Tuesday, 16 December 2014

Roskilde - a Viking town

Roskilde
A thirty minute train trip from Copenhagen is the picturesque town of Roskilde, population approx. 49,000.  From the moment I arrived I loved its pretty, laid back ambience, even going so far as to declare that I thought I could live there   Charming and all as the town was we were here on a mission to visit the Viking Museum,   so after a quick stroll through the wide pedestrianised main street we made our way down a verdant tree lined country lane to the museum set on the edge of the fjord.

Roskilde Fjord
My small grandson had been reading about Vikings and imagining their lives and battles so was very excited but, in fact, we were all full of curious anticipation.  The Museum is in two halves, the Boat Yard, a living museum  where traditional crafts from the Viking era are practised, and the Viking Ship Hall, where recovered Viking ships are on display.


Boat building using Viking tools and methods
It was fascinating to watch the craftsmen and women at the  Boat Yard making ropes, basket weaving, textile making, working the black smith's forge and, of course, boat building, all using traditional methods and replica tools from the Viking era. I love crafts, especially traditional crafts, so was very happy whiling away quite some time there. The Boat Yard harbour is home to many replica Viking craft as well as small fishing craft from the Faroe Islands and my grandson was beside himself with delight when allowed to board a full sized replica Viking Ship tied up at the jetty.

My grandson beside the replica Viking ship



Inside the Viking Ship Hall
Near by, at the Viking Ship Hall,  five full sized Viking ships are on display.
Built in 1997 the building itself is listed as a fine example of late modernist architecture but, be warned, baby buggy access is exceedingly difficult and appears not to be encouraged. It was well worth the effort it took to get our buggy into the museum, however, as to actually see real Viking ships was a first for us and quite amazing.  The five ships are known as the Skuldelev ships and are stunningly displayed in an austere hall with large windows overlooking the fjord.  Late in the 11th century these ships were scuttled in the entrance to the fjord to form a barrier to protect Roskilde from attack by enemies.  They were raised from the sea in the 1960s and a long and arduous preservation and repair process was undertaken before they were put on display.  They  represent five different types of ships; an ocean going trader, a great longship, a coastal trader, a small longship and a fishing vessel.  There is much of interest in the shipping hall, apart from the ships.  There are displays of artifacts, information on the Vikings and a childrens' role playing area where my grandson got in the spirit of things dressing like a Viking and happily waving a toy sword around.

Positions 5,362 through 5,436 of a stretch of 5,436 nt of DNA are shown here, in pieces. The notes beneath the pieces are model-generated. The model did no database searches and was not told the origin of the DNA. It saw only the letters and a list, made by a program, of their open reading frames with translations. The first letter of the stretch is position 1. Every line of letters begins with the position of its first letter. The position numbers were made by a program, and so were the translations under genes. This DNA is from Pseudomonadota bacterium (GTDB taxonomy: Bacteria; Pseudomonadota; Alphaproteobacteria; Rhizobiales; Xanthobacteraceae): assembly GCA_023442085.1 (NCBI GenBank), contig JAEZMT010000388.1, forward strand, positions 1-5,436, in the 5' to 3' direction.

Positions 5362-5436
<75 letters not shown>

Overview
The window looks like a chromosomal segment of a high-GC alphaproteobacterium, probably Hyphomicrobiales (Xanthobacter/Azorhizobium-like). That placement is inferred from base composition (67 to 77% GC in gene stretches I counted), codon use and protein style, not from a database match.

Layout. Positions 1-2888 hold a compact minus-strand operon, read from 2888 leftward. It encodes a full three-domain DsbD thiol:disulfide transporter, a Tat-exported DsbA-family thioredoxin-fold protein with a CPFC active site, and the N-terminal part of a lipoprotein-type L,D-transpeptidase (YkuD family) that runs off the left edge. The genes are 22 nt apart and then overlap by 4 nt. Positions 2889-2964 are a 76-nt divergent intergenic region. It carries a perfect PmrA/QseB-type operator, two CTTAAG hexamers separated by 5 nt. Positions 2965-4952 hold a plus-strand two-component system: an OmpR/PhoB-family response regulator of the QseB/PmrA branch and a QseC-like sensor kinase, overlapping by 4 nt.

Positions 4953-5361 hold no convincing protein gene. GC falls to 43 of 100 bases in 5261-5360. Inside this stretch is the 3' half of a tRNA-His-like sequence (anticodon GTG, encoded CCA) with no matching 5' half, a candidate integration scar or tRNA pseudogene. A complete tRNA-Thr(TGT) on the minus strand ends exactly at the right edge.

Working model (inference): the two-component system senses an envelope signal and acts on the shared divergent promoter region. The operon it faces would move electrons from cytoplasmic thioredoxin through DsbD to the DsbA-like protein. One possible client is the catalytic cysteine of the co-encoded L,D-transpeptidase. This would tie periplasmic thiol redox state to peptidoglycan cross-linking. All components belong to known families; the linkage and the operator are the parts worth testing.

Roskilde Cathedral or Domkirke
Eventually we retraced our steps back to the township stopping in at the Roskilde Cathedral, or Domkirke, almost as an afterthought and we were so pleased we did.  The Cathedral, built in the 12th to 13th centuries in red brick gothic style is a UNESCO world heritage site and the burial place of Denmark's monarchs and bishops.  The interior is light and starkly white since the original brightly coloured frescoes were painted over at the time of the reformation, although there are a couple of very small areas which have been uncovered to show how colourful it must once have been.


Tomb of Frederik 5, died 1766
 Sadly the original stained glass windows were lost in a major fire in 1443 and were replaced with clear glass.  The tombs of the Kings and Queens of Denmark are worth seeing as they reflect the different styles and attitudes of their eras.  We were all rather taken aback to see the tomb being prepared for the current Queen, Margrethe 2.  Apparently it will take a couple of years to prepare and they want to be ready! Her tomb will be stunning and very modern.

Ornate tomb, Roskilde Cathedral
And so to the  heart of  town again for tea and cakes at a delightfully pretty little café and gift shop and then, too soon, we were reluctantly leaving Roskilde,  happy, nevertheless to be returning to Copenhagen.

I highly recommend a visit to Roskilde.  Not only is it a lovely town but I consider both the Viking Museum and the Domkirke amongst Denmark's "must sees". It is also a very easy trip by train from Copenhagen.